DEARBORN, Mich. – Ford Motor Credit Company reported net income of $2 billion in 2010, an improvement of $0.7 billion from earnings of $1.3 billion a year earlier. On a pre-tax basis, Ford Credit earned $3.1 billion in 2010, compared with $2 billion in the previous year.

The captive lender said the full year increase in pretax earnings is primarily explained by a lower provision for credit losses and lower depreciation expense for leased vehicles related to higher auction values, offset partially by lower volume and the non-recurrence of net gains related to unhedged currency exposure primarily from cross-border intercompany lending.

In the fourth quarter of 2010, Ford Credit’s net income was $367 million, a decrease of $85 million from a year earlier. On a pre-tax basis, Ford Credit earned $572 million in the fourth quarter of 2010, compared with $714 million in the previous year. The decrease in pre-tax earnings primarily reflected lower volume and the non-recurrence of lower lease depreciation expense related to lower gains as fewer leases terminated and the vehicles were sold.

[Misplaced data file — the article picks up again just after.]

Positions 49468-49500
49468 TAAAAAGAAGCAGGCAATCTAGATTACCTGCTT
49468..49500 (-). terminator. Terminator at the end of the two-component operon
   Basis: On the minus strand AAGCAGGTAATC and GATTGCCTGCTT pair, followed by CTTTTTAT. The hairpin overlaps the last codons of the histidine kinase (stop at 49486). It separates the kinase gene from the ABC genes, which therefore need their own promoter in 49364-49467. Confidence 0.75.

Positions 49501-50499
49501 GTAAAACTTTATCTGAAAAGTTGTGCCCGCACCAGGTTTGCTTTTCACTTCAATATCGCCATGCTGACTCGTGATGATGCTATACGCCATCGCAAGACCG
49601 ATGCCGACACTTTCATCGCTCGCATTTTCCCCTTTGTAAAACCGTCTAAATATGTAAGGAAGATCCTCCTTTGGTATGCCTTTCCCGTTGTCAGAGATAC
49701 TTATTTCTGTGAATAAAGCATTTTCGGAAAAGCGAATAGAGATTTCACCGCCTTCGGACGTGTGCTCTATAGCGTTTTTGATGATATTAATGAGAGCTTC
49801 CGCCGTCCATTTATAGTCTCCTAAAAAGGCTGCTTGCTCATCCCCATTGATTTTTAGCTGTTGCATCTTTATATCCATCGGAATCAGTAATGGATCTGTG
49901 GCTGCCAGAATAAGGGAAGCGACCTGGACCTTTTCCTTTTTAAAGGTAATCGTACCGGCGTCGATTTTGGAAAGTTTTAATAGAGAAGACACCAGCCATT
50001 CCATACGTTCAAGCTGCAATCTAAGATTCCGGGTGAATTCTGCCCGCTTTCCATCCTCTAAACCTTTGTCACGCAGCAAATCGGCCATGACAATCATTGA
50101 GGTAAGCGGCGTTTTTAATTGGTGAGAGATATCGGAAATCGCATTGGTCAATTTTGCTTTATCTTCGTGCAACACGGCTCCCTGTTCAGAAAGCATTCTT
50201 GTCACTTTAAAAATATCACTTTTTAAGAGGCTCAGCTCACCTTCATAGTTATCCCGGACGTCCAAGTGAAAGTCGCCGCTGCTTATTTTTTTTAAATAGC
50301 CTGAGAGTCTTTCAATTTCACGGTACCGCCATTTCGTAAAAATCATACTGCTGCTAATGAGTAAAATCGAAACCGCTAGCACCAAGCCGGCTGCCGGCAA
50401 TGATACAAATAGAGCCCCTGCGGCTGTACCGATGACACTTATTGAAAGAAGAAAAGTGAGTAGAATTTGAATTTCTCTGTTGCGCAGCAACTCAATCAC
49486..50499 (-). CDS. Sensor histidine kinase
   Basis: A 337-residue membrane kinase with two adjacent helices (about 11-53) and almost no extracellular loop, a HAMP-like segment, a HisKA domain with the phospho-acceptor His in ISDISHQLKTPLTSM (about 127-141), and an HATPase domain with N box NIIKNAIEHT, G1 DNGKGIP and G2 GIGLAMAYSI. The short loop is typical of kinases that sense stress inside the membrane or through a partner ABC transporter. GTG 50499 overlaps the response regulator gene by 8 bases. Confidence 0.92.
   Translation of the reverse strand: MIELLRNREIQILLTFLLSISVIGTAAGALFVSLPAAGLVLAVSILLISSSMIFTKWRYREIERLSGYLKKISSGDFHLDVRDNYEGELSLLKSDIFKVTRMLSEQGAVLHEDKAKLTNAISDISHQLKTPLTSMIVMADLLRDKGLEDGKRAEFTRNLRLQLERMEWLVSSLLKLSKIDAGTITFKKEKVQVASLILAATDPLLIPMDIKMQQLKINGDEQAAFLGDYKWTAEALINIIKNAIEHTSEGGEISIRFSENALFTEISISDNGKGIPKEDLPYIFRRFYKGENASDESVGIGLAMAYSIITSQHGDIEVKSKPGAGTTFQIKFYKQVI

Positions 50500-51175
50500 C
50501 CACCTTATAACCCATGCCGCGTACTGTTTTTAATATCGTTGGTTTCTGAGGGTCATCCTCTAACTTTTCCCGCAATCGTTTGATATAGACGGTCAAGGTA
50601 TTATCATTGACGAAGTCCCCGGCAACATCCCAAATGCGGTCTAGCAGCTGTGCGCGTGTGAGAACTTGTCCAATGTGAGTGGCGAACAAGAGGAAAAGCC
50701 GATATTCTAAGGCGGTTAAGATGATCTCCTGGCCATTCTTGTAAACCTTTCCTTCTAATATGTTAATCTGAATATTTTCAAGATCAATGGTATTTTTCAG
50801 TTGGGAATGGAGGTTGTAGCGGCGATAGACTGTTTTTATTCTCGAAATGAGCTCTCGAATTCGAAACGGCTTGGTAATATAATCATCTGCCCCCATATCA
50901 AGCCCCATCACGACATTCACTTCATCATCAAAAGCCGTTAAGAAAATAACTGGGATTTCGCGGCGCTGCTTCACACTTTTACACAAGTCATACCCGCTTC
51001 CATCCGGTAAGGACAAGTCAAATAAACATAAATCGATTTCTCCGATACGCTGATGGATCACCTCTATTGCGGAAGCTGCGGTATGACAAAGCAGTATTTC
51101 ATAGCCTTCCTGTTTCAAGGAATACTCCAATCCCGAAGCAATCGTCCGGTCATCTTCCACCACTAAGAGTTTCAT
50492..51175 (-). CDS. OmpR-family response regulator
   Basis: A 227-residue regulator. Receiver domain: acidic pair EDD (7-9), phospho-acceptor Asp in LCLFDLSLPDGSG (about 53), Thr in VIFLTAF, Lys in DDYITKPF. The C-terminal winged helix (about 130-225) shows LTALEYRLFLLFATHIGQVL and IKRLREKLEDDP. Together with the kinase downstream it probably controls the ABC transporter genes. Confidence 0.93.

“We are pleased with our 2010 performance, which enabled us to increase our planned distributions,” Ford Credit Chairman and CEO Mike Bannister said. “We expect results to be solid though more moderate in 2011 as we continue to provide strong support for Ford, our dealers and customers.”

On Dec. 31, 2010, Ford Credit’s on-balance sheet net receivables totaled $81 billion, compared with $93 billion at year-end 2009. Managed receivables were $83 billion on Dec. 31, 2010, down from $95 billion at year-end 2009. The lower receivables primarily reflected the discontinuation of Jaguar, Land Rover, Mazda and Volvo financing and lower industry volumes in recent years.

On Dec. 31, 2010, managed leverage was 6.7 to 1. Ford Credit distributed $1 billion to Ford Motor Company in the fourth quarter of 2010 for a total of $2.5 billion of distributions in 2010.

For full-year 2011, Ford Credit expects to be solidly profitable but at a lower level than in 2010, reflecting primarily the non-recurrence of lease depreciation expenses and credit loss reserve reductions of the same magnitude as 2010. At year-end 2011, managed receivables are anticipated to be in the range of $80 billion to $85 billion. Ford Credit expects to pay distributions to Ford Motor of about $2 billion in 2011.